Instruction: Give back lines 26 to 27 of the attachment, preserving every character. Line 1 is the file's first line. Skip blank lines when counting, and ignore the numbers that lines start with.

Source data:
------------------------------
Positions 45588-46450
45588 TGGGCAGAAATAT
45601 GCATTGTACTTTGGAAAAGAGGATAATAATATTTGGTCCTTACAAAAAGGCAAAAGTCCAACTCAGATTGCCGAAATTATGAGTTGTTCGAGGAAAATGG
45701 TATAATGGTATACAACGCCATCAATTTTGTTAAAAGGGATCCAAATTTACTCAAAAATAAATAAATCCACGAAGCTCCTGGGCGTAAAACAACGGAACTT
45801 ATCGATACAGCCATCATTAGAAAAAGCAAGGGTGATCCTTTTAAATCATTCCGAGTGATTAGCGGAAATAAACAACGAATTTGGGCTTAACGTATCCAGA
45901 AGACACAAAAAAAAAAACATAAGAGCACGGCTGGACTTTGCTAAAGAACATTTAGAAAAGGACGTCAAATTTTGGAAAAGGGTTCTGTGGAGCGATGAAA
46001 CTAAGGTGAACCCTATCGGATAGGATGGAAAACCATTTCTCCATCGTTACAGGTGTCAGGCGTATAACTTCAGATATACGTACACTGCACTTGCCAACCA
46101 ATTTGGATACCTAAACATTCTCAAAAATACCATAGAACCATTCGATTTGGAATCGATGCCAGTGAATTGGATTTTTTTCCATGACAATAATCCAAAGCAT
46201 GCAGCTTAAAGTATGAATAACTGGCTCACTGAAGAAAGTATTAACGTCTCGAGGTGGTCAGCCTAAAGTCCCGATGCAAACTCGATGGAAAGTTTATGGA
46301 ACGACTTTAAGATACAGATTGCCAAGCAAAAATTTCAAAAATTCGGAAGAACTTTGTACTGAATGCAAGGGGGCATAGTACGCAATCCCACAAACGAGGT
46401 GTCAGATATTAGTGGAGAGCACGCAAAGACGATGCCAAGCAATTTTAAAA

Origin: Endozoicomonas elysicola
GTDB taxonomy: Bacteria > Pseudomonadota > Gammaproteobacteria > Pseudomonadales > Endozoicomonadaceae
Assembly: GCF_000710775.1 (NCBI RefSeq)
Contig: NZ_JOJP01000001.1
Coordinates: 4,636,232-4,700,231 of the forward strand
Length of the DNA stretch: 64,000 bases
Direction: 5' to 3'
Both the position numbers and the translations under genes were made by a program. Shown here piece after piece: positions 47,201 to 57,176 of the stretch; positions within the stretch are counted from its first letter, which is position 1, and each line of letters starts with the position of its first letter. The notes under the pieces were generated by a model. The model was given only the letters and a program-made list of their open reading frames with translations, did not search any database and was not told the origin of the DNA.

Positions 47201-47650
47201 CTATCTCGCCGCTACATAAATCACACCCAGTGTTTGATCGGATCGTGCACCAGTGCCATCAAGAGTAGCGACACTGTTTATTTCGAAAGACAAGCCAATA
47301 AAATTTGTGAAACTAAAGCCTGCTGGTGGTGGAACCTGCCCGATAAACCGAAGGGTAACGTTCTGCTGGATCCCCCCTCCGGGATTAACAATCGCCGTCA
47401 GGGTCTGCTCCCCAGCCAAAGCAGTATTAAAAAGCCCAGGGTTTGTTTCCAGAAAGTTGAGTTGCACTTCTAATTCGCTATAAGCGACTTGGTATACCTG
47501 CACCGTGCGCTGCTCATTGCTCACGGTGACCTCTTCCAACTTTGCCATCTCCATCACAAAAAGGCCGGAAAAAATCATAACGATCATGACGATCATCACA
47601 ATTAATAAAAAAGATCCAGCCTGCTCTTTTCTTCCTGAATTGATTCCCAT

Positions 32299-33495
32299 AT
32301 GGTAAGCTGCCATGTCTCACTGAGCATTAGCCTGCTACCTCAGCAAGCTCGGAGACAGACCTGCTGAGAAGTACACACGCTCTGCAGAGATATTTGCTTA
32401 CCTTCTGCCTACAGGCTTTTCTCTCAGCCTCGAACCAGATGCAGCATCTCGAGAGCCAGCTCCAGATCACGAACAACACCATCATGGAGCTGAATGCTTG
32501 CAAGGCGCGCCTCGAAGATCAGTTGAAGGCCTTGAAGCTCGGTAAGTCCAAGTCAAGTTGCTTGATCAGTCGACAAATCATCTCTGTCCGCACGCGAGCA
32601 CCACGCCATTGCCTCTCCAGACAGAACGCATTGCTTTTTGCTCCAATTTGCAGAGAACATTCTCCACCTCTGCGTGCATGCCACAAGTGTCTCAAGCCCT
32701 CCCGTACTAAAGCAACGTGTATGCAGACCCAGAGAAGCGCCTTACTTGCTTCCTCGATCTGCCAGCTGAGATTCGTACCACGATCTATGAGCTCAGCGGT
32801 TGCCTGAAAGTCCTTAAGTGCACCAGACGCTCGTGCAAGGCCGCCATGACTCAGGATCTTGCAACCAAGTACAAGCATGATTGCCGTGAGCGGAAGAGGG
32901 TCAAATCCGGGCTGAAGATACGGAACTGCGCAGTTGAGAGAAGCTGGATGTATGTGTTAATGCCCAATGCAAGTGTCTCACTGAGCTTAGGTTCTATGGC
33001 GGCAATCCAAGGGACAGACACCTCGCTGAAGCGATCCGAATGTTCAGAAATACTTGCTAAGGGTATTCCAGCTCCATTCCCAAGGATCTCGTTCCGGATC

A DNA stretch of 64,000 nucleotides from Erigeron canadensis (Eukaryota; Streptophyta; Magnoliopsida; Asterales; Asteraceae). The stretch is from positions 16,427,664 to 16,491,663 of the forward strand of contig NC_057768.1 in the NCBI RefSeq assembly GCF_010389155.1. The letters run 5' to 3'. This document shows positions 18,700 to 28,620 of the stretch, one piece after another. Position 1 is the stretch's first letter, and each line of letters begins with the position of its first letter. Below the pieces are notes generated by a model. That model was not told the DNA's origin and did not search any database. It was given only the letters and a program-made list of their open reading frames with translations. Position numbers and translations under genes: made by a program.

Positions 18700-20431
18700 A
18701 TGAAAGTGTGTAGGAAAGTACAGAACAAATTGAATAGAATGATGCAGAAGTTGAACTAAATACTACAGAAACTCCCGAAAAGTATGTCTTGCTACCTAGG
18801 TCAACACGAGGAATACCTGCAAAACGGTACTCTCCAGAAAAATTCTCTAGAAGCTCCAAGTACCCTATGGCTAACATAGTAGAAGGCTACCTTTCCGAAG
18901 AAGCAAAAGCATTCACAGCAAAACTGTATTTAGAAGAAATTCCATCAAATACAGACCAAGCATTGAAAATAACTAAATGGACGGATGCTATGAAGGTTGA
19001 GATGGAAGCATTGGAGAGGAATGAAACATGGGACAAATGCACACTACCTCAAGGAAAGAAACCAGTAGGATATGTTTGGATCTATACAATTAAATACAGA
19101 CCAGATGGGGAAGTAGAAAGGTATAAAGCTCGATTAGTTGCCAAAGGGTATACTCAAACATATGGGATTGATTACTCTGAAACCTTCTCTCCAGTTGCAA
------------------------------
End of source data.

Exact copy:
Positions 32299-33495
32299 AT